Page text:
Thursday, April 13, 2017
Improving "Our Serve"
#TBT -- Today is the ultimate #throwbackthursday.
Years ago, my husband was the Director of a Christian Summer Youth Camp in Oklahoma. He pretty well “ran the show” – the camp activities, schedules, oversaw all the camp leaders, counselors, and volunteers, the daily outdoor church services, etc. I oversaw the kitchen, the meals and serving the campers and volunteers. Other than the satisfaction of seeing those hungry, then satisfied campers, there wasn’t much glory being a kitchen volunteer. The days were long, early morning to late, and without air conditioning...very warm, while standing on our tired, hurting feet from those hard, concrete floors. By the end of the week, our poor feet had had it. The last day, to our amazement, Ron and a few other camp leaders came to the dining room and kitchen, and asked all of us kitchen workers to sit down and with basins and towels, they commenced to serve us by washing our tired and weary feet and praying blessings on us for our service. Tears of gratitude fell from our eyes. Our service had been noticed and we were rewarded by hearts of servitude to us.
So, I can only imagine, after their Passover Meal together, the shock and wonder when Jesus’ disciples saw Him take up the basin and the towel and began to wash their feet. He was their Master! He was their Lord! In the days of Jesus, foot washing was typically done by the servants of one’s household, and it wasn’t exactly a glamorous job. People’s feet got really dry, dirty, calloused and cracked when they walked for miles in their sandals. To wash someone’s feet was truly an act of hospitality, servitude and humility. No wonder Peter told Jesus, “You will never wash my feet.” Not Jesus. Not his Master. Not ever. But, Jesus, the One Who was celebrated as a King just days before, became a Servant and to Peter He said, "Unless I wash you, you won't belong to me." Peter replied “Lord, not just my feet! Wash my hands and my head too!”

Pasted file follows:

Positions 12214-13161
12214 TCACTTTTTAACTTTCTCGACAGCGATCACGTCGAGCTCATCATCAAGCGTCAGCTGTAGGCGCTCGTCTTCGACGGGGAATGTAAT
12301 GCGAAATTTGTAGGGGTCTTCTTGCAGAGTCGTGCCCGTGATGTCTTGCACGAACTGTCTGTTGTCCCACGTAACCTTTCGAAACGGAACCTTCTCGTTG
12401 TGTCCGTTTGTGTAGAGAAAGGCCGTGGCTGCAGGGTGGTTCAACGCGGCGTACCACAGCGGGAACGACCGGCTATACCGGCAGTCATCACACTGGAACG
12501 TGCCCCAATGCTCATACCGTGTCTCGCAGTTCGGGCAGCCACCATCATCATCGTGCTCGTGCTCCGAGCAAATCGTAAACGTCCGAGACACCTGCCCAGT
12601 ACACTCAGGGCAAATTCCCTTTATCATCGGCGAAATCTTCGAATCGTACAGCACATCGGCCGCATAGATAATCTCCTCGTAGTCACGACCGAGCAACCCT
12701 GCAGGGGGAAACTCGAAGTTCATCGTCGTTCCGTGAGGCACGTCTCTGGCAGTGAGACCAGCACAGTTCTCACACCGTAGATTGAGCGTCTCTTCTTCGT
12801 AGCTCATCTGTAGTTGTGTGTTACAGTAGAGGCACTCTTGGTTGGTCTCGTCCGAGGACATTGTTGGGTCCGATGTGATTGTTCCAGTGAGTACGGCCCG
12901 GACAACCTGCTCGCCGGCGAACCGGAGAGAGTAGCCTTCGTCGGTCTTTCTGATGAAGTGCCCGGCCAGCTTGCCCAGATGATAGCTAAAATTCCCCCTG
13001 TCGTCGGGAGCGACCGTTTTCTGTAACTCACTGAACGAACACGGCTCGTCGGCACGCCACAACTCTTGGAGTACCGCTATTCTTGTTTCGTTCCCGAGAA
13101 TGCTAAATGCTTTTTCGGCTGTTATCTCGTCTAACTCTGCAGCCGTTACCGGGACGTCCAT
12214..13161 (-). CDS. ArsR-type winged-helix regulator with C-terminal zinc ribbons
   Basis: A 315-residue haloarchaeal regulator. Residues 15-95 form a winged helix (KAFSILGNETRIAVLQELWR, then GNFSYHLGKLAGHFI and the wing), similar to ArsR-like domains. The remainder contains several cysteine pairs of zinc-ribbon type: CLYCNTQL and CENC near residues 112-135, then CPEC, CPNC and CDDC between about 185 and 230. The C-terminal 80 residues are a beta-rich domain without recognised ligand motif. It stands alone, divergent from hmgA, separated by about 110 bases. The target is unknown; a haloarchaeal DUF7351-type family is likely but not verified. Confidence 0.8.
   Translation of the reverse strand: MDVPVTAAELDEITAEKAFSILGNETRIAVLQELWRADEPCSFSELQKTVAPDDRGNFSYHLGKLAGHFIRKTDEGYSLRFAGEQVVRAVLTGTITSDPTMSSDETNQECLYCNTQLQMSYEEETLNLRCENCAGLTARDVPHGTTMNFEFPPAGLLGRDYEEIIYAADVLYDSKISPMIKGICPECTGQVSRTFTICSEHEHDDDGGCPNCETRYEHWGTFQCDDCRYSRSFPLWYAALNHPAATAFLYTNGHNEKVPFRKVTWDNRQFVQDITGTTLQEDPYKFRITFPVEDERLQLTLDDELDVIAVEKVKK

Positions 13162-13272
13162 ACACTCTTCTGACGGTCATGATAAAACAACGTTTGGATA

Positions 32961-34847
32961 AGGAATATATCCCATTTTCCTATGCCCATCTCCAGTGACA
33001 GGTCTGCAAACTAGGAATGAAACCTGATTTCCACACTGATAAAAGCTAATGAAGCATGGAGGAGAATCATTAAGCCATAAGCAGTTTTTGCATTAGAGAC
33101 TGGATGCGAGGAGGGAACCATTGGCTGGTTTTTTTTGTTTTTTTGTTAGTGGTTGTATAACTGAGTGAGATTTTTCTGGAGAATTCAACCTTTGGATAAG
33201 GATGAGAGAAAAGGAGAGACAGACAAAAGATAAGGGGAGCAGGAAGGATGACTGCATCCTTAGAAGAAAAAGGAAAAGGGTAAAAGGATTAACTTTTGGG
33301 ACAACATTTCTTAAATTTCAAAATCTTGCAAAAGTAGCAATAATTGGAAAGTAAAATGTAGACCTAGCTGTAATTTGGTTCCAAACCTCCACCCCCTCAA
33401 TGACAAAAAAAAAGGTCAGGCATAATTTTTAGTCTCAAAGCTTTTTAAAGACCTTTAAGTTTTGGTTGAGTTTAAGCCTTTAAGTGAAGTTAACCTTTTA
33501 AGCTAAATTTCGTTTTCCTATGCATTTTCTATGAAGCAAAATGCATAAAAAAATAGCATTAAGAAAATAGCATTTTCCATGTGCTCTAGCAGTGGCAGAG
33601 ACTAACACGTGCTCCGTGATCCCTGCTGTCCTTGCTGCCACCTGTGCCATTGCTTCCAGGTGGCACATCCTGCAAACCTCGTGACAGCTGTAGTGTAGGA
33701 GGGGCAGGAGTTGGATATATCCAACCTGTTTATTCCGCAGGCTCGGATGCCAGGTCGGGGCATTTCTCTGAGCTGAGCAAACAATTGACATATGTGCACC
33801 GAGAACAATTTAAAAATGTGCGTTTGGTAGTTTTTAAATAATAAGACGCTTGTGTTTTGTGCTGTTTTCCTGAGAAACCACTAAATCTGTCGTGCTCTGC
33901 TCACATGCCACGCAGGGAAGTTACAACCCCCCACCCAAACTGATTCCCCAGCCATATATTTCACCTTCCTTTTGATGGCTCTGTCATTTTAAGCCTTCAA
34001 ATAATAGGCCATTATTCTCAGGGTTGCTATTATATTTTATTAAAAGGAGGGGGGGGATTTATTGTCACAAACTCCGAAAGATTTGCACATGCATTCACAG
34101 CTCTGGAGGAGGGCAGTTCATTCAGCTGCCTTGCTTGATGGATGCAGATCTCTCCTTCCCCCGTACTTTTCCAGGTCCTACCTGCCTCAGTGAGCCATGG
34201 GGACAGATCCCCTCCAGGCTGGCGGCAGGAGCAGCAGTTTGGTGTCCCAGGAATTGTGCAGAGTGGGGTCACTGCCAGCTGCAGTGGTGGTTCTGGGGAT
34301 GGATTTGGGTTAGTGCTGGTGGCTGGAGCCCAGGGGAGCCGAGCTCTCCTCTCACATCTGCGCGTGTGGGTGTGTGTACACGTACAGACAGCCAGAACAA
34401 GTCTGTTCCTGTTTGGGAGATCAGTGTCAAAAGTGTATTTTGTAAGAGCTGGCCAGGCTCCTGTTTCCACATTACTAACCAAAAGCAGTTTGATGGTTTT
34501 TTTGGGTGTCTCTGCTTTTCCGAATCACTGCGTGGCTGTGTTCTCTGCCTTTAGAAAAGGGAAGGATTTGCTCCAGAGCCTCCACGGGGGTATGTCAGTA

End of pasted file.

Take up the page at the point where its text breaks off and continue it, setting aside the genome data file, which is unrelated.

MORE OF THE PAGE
There Jesus, with His wash basin and His towel, knelt in front of them one by one and washed their feet, calluses and all. When He was done, He told them why. “I’m setting an example for you. You also should do what I have done to you.” In that moment, I wonder if the disciples finally ‘got it’. They had been hand-selected by Jesus from the crowds, so they were special. But Jesus didn’t call them from the crowds of farmers and fishermen so that they would enjoy a greater status. He called them to serve, to carry on His ministry of loving and caring for people. I’m sure they must have thought “What in the world are we going to do?”
Jesus prepared His disciples to carry on. I think that’s Jesus’ message to you and me, too. Today, we are the ones standing in front of people of all shapes, sizes, and backgrounds, who are all suffering from their own brokenness and in need of a Savior. Like the disciples having those “What in the world are we going to do?” moments, so do we. And like the disciples remembering His example, with His wash basin and towel, so also do we remember. He’s saying, “See? It’s simple. I’m sending you out into the world, into those crowds of people from whom I called you. Your job? Just love them.”
It certainly gives me pause for asking the question: "Am I a devoted follower of Christ....even to the cross to bear witness of Him and His love for me?" I continue to take those words of Peter to Jesus to heart today. "Lord, wash me, cleanse me, purify me so that I too may be presented as a vessel of honor to You. I've said it before, I say it again "The purer the vessel the greater the flow". What an incredible flow of mercy, love, forgiveness, servitude and sacrifice that flowed from Jesus then, and continues to flow to us today. Oh Lord, may we be your servants today -- to follow, serve and love You, and others, as You served and loved.